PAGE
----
Speak unto the children of Israel, and say unto them, When any man hath a running issue out of his flesh, because of his issue he is unclean.
A running issue — Commonly called the running of the reins, a grievous and loathsome disease, which is generally the consequence of sin.
And this shall be his uncleanness in his issue: whether his flesh run with his issue, or his flesh be stopped from his issue, it is his uncleanness.
His flesh be stopped — That is, if it have run, and be stopped in great measure, either by the grossness of the humour, or by some obstructions that it cannot run freely.
And he that toucheth the flesh of him that hath the issue shall wash his clothes, and bathe himself in water, and be unclean until the even.
The flesh — That is, any part of his body.
And whomsoever he toucheth that hath the issue, and hath not rinsed his hands in water, he shall wash his clothes, and bathe himself in water, and be unclean until the even.
And hath not rinsed — That is, the person touched, to whom the washing of his hands is prescribed, if speedily done; but if that was neglected, a more laborious course was enjoined.
And when he that hath an issue is cleansed of his issue; then he shall number to himself seven days for his cleansing, and wash his clothes, and bathe his flesh in running water, and shall be clean.
When he is cleansed — When his issue hath wholly ceased.
And the priest shall offer them, the one for a sin offering, and the other for a burnt offering; and the priest shall make an atonement for him before the LORD for his issue.
An atonement — Not as if this was in itself a sin, but only a punishment of sin; though oft-times it was sinful, as being a fruit of intemperance.
The woman also with whom man shall lie with seed of copulation, they shall both bathe themselves in water, and be unclean until the even.
A man — Or, The man, that had such an issue, which is plainly to be understood out of the whole context. For though in some special cases relating to the worship of God, men were to forbear the use of the marriage-bed, yet to affirm that the use of it in other cases did generally defile the persons, and make them unclean till even, is contrary to the whole current of scripture, which affirms the marriage-bed to be undefiled, Hebrews 13:4, to the practice of the Jews, which is a good comment upon their own laws, and to the light of nature and reason.
And if a woman have an issue, and her issue in her flesh be blood, she shall be put apart seven days: and whosoever toucheth her shall be unclean until the even.
And if a woman — Heb. And a woman when she shall have an issue of blood, and her issue shalt be in her flesh, that is, in her secret parts, as flesh is taken, Leviticus 15:2. So it notes her monthly disease.
Put apart — Not out of the camp, but from converse with her husband and others, and from access to the house of God.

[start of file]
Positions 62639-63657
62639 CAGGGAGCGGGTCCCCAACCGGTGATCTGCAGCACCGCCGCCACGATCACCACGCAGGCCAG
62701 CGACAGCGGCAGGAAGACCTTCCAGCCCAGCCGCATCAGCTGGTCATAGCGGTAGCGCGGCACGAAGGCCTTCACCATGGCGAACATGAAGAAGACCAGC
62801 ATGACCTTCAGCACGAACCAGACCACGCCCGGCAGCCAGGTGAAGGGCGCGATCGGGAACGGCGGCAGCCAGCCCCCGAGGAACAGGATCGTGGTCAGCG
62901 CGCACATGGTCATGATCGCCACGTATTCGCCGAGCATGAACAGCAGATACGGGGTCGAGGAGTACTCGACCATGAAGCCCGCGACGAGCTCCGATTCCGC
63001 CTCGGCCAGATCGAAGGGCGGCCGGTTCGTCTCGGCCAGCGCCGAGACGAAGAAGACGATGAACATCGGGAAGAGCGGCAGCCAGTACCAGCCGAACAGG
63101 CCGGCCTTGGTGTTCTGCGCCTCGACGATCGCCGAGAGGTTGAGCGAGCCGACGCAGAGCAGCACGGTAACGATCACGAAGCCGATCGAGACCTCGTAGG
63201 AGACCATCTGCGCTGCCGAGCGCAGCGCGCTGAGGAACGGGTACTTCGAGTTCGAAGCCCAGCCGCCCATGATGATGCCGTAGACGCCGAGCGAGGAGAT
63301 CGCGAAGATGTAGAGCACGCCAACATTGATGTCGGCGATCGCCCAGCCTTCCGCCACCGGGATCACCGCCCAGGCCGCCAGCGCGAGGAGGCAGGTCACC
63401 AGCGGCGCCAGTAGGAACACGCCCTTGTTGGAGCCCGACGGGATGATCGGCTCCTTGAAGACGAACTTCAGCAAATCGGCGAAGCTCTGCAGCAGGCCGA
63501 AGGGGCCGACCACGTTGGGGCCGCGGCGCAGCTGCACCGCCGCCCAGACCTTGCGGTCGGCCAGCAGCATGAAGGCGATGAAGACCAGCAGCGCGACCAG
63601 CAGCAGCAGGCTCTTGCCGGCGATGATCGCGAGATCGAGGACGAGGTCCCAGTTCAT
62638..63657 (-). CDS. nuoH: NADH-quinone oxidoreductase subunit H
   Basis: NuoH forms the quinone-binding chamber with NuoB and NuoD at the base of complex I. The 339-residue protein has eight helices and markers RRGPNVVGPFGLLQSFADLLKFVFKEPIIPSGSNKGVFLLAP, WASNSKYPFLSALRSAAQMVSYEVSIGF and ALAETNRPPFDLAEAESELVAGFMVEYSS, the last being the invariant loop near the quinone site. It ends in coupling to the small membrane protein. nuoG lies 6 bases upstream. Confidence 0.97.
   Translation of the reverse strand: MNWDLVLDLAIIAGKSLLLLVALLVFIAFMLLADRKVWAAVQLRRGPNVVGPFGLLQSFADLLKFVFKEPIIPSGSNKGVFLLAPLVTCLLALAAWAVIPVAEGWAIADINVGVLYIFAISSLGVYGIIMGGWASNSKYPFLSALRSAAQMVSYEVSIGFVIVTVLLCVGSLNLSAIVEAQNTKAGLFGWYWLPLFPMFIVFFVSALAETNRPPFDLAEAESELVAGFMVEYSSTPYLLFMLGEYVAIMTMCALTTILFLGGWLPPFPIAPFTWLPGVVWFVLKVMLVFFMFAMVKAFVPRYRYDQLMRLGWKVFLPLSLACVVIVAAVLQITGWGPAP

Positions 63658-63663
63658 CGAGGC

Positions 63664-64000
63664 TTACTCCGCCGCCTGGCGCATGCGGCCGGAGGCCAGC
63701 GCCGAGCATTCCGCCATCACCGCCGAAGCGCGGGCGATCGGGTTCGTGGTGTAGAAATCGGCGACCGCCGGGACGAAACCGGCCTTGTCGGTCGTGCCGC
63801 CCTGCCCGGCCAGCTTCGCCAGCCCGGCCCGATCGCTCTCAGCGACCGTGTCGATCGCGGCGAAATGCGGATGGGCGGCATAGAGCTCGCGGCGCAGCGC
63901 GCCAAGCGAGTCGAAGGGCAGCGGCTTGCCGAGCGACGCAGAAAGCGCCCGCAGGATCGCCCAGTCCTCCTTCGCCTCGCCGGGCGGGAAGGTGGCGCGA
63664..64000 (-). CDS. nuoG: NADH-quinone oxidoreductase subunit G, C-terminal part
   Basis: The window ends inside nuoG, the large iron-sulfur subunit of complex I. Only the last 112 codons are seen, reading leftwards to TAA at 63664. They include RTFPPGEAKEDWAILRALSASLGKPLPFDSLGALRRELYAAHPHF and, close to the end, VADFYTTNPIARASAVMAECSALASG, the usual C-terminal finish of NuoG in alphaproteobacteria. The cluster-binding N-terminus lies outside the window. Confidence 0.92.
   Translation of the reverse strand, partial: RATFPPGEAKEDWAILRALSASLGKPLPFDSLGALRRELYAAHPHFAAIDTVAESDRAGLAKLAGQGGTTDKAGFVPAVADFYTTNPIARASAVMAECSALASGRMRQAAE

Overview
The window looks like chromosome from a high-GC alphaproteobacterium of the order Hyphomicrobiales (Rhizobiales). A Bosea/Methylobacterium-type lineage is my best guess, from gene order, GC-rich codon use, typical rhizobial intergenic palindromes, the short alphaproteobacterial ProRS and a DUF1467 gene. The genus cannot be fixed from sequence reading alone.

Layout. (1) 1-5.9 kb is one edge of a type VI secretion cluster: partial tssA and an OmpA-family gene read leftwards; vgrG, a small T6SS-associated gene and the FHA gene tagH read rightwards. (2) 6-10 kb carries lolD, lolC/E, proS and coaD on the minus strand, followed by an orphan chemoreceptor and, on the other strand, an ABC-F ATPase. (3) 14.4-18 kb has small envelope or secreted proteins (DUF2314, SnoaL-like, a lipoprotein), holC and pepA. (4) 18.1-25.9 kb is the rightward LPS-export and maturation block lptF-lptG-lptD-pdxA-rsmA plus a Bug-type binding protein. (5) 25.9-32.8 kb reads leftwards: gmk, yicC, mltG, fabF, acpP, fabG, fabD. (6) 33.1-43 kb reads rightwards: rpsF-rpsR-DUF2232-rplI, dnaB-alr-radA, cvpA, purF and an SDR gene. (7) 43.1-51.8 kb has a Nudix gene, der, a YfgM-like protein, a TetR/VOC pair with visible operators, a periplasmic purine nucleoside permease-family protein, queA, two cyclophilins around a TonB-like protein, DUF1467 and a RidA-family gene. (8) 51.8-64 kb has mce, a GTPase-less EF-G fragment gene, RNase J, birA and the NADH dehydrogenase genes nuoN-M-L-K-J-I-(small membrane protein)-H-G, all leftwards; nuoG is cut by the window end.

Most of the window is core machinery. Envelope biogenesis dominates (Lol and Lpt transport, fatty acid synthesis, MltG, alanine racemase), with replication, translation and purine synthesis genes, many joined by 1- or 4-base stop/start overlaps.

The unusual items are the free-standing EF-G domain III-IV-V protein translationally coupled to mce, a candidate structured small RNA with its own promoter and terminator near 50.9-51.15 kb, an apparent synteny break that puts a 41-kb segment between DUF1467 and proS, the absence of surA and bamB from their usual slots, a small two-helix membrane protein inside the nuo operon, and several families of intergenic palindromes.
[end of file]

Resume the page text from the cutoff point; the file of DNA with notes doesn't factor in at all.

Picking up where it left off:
Seven days — For sometimes it continues so long; and it was decent to allow some time for purification after the ceasing of her issue.
Whosoever toucheth her — Of grown persons. For the infant, to whom in that case she might give suck, was exempted from this pollution by the greater law of necessity, and by that antecedent law which required women to give suck to their own children.
And if any man lie with her at all, and her flowers be upon him, he shall be unclean seven days; and all the bed whereon he lieth shall be unclean.
Seven days — If he did this ignorantly; but if the man and woman did this knowingly, being accused and convicted, they were punished with death, Leviticus 20:18, for as there was a turpitude in the action, so it was very prejudicial to the children then begotten, who were commonly weak, or leprous; which was also an injury to the commonwealth of Israel, and redounded to the dishonour of God and of the true religion, that the professors thereof gave such public evidence of their intemperance.
But if she be cleansed of her issue, then she shall number to herself seven days, and after that she shall be clean.
Seven days — From the stopping of her issue. And this was for trial, whether it was only a temporary obstruction, or a real cessation.
Thus shall ye separate the children of Israel from their uncleanness; that they die not in their uncleanness, when they defile my tabernacle that is among them.
When they defile my tabernacle — Both ceremonially, by coming into it in their uncleanness, and morally by the contempt of God's express command to cleanse themselves. The grand reason of all these laws was, to separate the children of Israel from their uncleanness. Hereby they were taught their privilege and honour, that they were purified unto God, a peculiar people; for that was a defilement to them, which was not so to others. They were also taught their duty, which was to keep themselves clean from all pollutions.
These files are public domain and are a derivative of an electronic edition that is available on the Christian Classics Ethereal Library Website.
Wesley, John. "Commentary on Leviticus 15". "John Wesley's Explanatory Notes on the Whole Bible". https://www.studylight.org/
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